The Court of Appeal has rejected appeals by Walter Jordan McLaughlin and Keith Rohan Montaque in relation to their 2017 convictions and sentences for firearms offenses.
Mr. McLaughlin was sentenced to 12 years’ imprisonment in April 2017 after a jury found him guilty of possessing an unlicensed .38 revolver.
The same jury found Mr. Montaque guilty of possessing the .38 revolver and a 9mm pistol. He received two sentences of 15 years, to be served concurrently. Mr. McLaughlin was acquitted of possessing the 9mm pistol.
Both applicants were acquitted of possessing eight rounds of .38 ammunition found elsewhere on the premises.
The sentences were made in April 2017 following a retrial of the case.
The men had been tried in October 2015 after pleading not guilty. After the prosecution’s case was completed, defense attorneys successfully argued that there was no case to answer because, although the defendants’ DNA had been found on one or both of the guns, there was no evidence as to how or when it came to be there.
They pointed out that it could have happened through secondary transfer (such as shaking hands with someone who then touches the gun) rather than direct transfer.
Justice Seymour Panton agreed and the men were acquitted.
In August 2016, senior Crown counsel Candia James argued in the Court of Appeal against that decision. The higher court judges agreed and ordered a retrial. They said Justice Panton’s approach was erroneous in law because it failed to give weight to other, circumstantial, evidence.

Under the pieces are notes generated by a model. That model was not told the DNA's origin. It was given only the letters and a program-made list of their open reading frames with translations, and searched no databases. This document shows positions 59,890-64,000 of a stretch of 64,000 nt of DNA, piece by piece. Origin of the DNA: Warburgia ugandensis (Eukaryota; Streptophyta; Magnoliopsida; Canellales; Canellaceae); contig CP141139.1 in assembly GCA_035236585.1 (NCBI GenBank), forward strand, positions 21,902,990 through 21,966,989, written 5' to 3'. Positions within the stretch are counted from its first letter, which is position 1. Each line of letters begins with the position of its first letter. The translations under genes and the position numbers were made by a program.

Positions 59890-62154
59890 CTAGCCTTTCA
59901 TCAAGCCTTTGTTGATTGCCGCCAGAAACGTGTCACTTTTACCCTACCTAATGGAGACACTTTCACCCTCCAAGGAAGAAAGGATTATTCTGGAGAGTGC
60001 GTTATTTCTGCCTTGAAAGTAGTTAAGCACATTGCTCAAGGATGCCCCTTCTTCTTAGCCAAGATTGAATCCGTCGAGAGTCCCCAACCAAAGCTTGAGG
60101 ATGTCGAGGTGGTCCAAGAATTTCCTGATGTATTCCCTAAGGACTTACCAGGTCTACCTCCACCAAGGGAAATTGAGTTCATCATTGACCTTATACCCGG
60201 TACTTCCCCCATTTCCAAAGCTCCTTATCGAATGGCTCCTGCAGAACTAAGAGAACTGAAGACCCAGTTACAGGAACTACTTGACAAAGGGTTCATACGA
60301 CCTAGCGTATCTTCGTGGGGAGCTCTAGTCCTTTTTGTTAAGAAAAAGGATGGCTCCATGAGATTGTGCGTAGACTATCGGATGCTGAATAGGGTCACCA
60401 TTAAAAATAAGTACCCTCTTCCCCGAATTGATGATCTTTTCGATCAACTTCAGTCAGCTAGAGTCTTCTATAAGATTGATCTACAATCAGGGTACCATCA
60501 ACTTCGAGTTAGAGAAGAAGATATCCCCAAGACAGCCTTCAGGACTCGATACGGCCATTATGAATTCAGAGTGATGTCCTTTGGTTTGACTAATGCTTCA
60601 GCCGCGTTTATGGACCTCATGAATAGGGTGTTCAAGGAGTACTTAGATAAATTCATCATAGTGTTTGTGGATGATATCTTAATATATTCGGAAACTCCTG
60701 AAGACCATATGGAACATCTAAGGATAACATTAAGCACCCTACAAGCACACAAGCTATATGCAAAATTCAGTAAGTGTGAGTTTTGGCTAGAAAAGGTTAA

For this second trial, there was much evidence that was agreed. Police went to the residence with a search warrant around 5 a.m. on Sunday, Feb. 8, 2015. Mr. McLaughlin lived there with his father; Mr. Montaque had been staying there for about four days, sleeping in a middle bedroom every other night. He was there when police arrived.
Officers discovered the guns in the lining of a box spring under the mattress in the room where Mr. Montaque slept.
The officers who discovered the guns did not touch them. Two other officers were called to deal with the guns and they did not have any dealings with the defendants.
The guns were swabbed and tested. No fingerprints were recovered from either gun. The revolver was found to have the DNA of both men; the pistol had Mr. Montaque’s, but not Mr. McLaughlin’s.
At the Nov. 5 appeal hearing, Mr. Montaque, who represented himself, criticized how the Crown changed its case between the first and second trials. For instance, the prosecution did not call witnesses in the second trial that were in the first, and also changed how it analyzed the DNA evidence, Mr. Montaque said.
The appeals court did not find Mr. Montaque’s arguments compelling, saying that the Crown’s different tactics in the second trial “simply reflected a change in practice in the reporting of DNA evidence. It did not reflect any change of substance.”
Mr. McLaughlin, for his part, was represented at the appeals hearing by attorney Oliver Grimwood, who argued that the trial judge failed to adequately direct the judge in respect of the DNA evidence.
“There were no fingerprints suggesting the weapons was handled. There was little DNA, as far as his client was concerned. [Mr. Grimwood] is critical of the length of summing up and what the judge said to the jury,” the appeals court stated. “He submits that there is, as a result, a lurking doubt about the safety of the conviction.”
The Court of Appeal rejected these arguments, too, saying that Mr. Grimwood is in part simply re-arguing facts that were entirely for the jury. The appeals court rejected the appeals against sentences, too, saying that the trial judge was “amply justified” in imposing the sentences that he did.